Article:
Naar het Is-land

Naar het Is-land

Janet Frame Anneke Bok May van Sligter / Feb 20, 2020

Naar het Is land Dit is het eerste deel van een autobiografische drieluik van Janet Frame een van de belangrijkste hedendaagse auteurs Deze roman schetst een onvergetelijk beeld van de jeugd van een Nieuwzeelands mei

  • Title: Naar het Is-land
  • Author: Janet Frame Anneke Bok May van Sligter
  • ISBN: 9789052261232
  • Page: 332
  • Format: Mass Market Paperback
  • Dit is het eerste deel van een autobiografische drieluik van Janet Frame, een van de belangrijkste hedendaagse auteurs.Deze roman schetst een onvergetelijk beeld van de jeugd van een Nieuwzeelands meisje dat opgroeit in de jaren dertig Ondanks bittere armoede en schokkende gebeurtenissen in de familie ontwikkelt ze haar grote literaire talent en ziet ze kans een universitDit is het eerste deel van een autobiografische drieluik van Janet Frame, een van de belangrijkste hedendaagse auteurs.Deze roman schetst een onvergetelijk beeld van de jeugd van een Nieuwzeelands meisje dat opgroeit in de jaren dertig Ondanks bittere armoede en schokkende gebeurtenissen in de familie ontwikkelt ze haar grote literaire talent en ziet ze kans een universitaire studie te volgen NB Verfilmd als An angel at My Table

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    About "Janet Frame Anneke Bok May van Sligter"

      • Janet Frame Anneke Bok May van Sligter

        The fate befalling the young woman who wanted to be a poet has been well documented Desperately unhappy because of family tragedies and finding herself trapped in the wrong vocation as a schoolteacher her only escape appeared to be in submission to society s judgement of her as abnormal She spent four and a half years out of eight years, incarcerated in mental hospitals The story of her almost miraculous survival of the horrors and brutalising treatment in unenlightened institutions has become well known She continued to write throughout her troubled years, and her first book The Lagoon and Other Stories won a prestigious literary prize, thus convincing her doctors not to carry out a planned lobotomy.She returned to society, but not the one which had labelled her a misfit She sought the support and company of fellow writers and set out single mindedly and courageously to achieve her goal of being a writer She wrote her first novel Owls Do Cry while staying with her mentor Frank Sargeson, and then left New Zealand, not to return for seven years.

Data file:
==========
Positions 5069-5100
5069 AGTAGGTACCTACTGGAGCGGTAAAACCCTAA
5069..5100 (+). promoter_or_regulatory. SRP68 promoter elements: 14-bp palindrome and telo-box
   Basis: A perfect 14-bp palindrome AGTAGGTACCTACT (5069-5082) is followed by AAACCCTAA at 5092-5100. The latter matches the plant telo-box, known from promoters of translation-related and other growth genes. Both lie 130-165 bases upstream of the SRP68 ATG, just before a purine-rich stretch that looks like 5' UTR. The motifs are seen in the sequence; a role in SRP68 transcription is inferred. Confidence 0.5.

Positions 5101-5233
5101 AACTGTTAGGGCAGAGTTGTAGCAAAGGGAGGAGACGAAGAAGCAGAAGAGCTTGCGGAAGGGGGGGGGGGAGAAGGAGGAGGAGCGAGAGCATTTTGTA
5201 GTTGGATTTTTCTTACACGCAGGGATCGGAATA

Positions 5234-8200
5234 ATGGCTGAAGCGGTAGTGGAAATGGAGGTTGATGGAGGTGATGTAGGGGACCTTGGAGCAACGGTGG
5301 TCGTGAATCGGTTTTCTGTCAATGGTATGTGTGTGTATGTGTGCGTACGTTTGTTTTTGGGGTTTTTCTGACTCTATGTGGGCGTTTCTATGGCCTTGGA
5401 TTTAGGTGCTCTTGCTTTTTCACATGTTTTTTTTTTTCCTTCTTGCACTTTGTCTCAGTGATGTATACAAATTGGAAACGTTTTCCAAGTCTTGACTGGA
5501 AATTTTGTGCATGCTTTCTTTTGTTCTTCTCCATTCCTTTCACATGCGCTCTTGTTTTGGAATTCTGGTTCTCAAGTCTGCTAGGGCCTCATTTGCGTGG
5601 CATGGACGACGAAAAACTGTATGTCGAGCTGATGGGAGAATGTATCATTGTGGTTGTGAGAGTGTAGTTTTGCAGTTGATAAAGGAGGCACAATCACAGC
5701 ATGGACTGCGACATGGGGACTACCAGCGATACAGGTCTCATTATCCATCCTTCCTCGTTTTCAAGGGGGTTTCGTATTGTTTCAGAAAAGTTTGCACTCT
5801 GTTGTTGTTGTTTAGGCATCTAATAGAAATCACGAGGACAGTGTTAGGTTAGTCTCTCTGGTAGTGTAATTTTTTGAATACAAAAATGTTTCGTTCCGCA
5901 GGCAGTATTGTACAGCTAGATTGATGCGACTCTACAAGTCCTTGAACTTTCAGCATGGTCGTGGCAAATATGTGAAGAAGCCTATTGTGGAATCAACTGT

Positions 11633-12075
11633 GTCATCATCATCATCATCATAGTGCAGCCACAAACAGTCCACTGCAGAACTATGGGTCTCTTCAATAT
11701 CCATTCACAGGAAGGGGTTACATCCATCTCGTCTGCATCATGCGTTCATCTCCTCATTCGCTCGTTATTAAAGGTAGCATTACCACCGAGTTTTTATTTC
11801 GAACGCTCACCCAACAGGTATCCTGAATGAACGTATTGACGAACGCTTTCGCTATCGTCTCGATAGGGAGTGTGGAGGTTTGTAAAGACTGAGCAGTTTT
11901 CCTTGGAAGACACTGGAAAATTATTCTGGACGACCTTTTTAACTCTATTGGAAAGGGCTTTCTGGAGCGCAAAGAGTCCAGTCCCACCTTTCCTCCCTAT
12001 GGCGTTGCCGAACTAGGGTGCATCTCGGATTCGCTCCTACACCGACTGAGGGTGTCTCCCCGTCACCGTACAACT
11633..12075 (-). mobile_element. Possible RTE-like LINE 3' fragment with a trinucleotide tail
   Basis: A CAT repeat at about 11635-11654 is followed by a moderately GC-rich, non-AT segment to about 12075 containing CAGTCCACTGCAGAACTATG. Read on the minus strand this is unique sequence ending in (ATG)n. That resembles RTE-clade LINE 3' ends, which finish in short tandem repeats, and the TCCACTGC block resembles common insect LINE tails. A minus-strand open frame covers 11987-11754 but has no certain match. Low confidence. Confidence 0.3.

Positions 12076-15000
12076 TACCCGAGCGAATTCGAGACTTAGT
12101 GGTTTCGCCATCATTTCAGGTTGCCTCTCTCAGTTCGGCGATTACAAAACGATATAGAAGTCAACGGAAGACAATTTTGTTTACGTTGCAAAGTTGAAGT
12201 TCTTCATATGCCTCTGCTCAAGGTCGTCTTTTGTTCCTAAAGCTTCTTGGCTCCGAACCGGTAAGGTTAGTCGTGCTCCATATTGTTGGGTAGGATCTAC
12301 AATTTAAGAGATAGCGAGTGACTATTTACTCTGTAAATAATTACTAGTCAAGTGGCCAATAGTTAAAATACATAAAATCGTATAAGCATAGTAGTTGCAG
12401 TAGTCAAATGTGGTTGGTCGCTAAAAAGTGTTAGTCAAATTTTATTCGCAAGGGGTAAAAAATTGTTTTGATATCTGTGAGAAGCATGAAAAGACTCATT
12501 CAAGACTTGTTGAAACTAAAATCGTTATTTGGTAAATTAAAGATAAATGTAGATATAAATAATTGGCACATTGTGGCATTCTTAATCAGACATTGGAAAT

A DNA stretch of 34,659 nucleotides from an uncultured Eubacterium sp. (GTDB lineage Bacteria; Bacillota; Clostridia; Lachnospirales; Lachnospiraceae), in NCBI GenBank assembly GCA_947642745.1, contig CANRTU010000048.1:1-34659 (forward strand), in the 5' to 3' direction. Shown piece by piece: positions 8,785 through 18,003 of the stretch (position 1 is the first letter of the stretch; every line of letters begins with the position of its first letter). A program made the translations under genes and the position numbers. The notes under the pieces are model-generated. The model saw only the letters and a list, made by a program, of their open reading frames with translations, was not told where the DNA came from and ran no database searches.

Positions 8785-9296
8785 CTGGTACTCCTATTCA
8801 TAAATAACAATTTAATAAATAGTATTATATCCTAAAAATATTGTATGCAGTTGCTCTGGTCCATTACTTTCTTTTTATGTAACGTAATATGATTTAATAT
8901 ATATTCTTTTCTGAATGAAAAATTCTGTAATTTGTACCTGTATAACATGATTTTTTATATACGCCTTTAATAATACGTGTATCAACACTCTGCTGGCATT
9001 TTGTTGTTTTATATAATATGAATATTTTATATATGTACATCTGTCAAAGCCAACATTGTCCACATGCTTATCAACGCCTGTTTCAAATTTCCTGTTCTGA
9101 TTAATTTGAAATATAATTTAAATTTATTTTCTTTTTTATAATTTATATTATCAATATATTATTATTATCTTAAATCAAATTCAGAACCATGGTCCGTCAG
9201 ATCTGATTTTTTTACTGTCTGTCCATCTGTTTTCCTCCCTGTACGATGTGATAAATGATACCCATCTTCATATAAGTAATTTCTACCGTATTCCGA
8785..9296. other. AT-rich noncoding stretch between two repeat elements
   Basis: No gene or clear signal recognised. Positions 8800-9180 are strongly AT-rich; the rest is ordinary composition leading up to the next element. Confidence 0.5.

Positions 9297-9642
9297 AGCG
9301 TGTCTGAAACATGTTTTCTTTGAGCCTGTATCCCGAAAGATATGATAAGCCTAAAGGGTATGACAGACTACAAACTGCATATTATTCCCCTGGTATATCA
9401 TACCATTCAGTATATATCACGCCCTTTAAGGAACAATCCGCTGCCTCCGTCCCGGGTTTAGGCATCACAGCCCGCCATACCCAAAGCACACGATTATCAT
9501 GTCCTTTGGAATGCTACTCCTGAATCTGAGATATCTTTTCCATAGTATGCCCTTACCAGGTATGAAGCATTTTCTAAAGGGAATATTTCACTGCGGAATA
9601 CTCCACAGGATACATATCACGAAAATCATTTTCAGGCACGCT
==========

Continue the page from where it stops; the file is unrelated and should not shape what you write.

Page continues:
760 Comments

    1. I wanted an imagination that would inhabit a world of fact, descend like a shining light upon the ordinary life of Eden street, and not force me to exist in an 'elsewhere'. I wanted the light to shine upon the pigeons of Glen street, the plum trees in our garden, the two japonica bushes (one red, one yellow), our pine plantations and gully, our summer house, our lives, and our home, the world of Oamaru, the kingdom by the sea. I refused to accept that if I were to fulfil my secret ambition to be [...]


    2. I read this as part of my self-declared New Zealand November in 2015.In this first volume of her autobiography, Janet Frame writes about her childhood up until college, with several moves (her father worked for the railroad), a brother with epilepsy, and friends from the wrong side of the tracks. My favorite bit was an entire chapter about her public library, which she gained access to after winning a poetry contest. (It cost money to check books out at the Athenaeum, something which her family [...]



    3. Janet Frame, one of New Zealand's best-known writers, remembers her early years in dreamy, thought-swimming sentences, chock-full of poetic, strung-together adjectives. Her family is made up of her father who "was inclined to dourness with a strong sense of formal behavior that did not allow him the luxury of reminiscence"; her mother whose "titties were always there, like the cow's teats for an occasional squirt into our mouths"; Bruddie, her brother who (poor thing) developed epilepsy and had [...]


    4. "I wanted an imagination that would inhabit a world of fact, descend like a shining light upon the ordinary life of Eden Street." Her book stands up to this hope. It's a concrete, tangible life story lit up by her humor, intelligence, and compassion.


    5. have read it before and am reading it again. The amazing Ms Frame captures her depressive, difficult childhood with ease . The isolation both geographically and internally is beautifully explored, with perfectly placed observations on how a young Ms Frame dealt with the world sround her. Finished now, such an inspiring woman, so quirky and honest. I have a crush on her again.